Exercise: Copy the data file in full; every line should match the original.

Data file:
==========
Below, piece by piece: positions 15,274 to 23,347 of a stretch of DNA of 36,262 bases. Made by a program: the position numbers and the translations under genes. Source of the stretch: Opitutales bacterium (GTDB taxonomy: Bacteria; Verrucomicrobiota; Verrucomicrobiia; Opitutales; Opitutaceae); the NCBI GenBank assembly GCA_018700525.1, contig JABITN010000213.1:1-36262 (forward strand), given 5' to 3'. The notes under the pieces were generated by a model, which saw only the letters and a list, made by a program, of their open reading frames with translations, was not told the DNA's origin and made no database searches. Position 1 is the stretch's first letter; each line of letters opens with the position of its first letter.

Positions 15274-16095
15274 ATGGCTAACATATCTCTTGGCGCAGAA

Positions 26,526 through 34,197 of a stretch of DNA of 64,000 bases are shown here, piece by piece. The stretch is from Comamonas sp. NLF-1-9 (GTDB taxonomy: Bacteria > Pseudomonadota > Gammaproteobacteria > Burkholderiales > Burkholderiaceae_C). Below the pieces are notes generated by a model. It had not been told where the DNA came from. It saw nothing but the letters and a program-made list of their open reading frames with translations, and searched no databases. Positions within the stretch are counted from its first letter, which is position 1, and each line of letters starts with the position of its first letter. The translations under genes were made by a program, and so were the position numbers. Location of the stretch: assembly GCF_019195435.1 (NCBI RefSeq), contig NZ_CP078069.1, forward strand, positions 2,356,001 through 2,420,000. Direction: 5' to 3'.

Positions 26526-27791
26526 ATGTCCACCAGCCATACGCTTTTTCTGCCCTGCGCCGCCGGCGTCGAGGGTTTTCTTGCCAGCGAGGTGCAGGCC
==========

Below, piece by piece: positions 15,274 to 23,347 of a stretch of DNA of 36,262 bases. Made by a program: the position numbers and the translations under genes. Source of the stretch: Opitutales bacterium (GTDB taxonomy: Bacteria; Verrucomicrobiota; Verrucomicrobiia; Opitutales; Opitutaceae); the NCBI GenBank assembly GCA_018700525.1, contig JABITN010000213.1:1-36262 (forward strand), given 5' to 3'. The notes under the pieces were generated by a model, which saw only the letters and a list, made by a program, of their open reading frames with translations, was not told the DNA's origin and made no database searches. Position 1 is the stretch's first letter; each line of letters opens with the position of its first letter.

Positions 15274-16095
15274 ATGGCTAACATATCTCTTGGCGCAGAA

Positions 26,526 through 34,197 of a stretch of DNA of 64,000 bases are shown here, piece by piece. The stretch is from Comamonas sp. NLF-1-9 (GTDB taxonomy: Bacteria > Pseudomonadota > Gammaproteobacteria > Burkholderiales > Burkholderiaceae_C). Below the pieces are notes generated by a model. It had not been told where the DNA came from. It saw nothing but the letters and a program-made list of their open reading frames with translations, and searched no databases. Positions within the stretch are counted from its first letter, which is position 1, and each line of letters starts with the position of its first letter. The translations under genes were made by a program, and so were the position numbers. Location of the stretch: assembly GCF_019195435.1 (NCBI RefSeq), contig NZ_CP078069.1, forward strand, positions 2,356,001 through 2,420,000. Direction: 5' to 3'.

Positions 26526-27791
26526 ATGTCCACCAGCCATACGCTTTTTCTGCCCTGCGCCGCCGGCGTCGAGGGTTTTCTTGCCAGCGAGGTGCAGGCC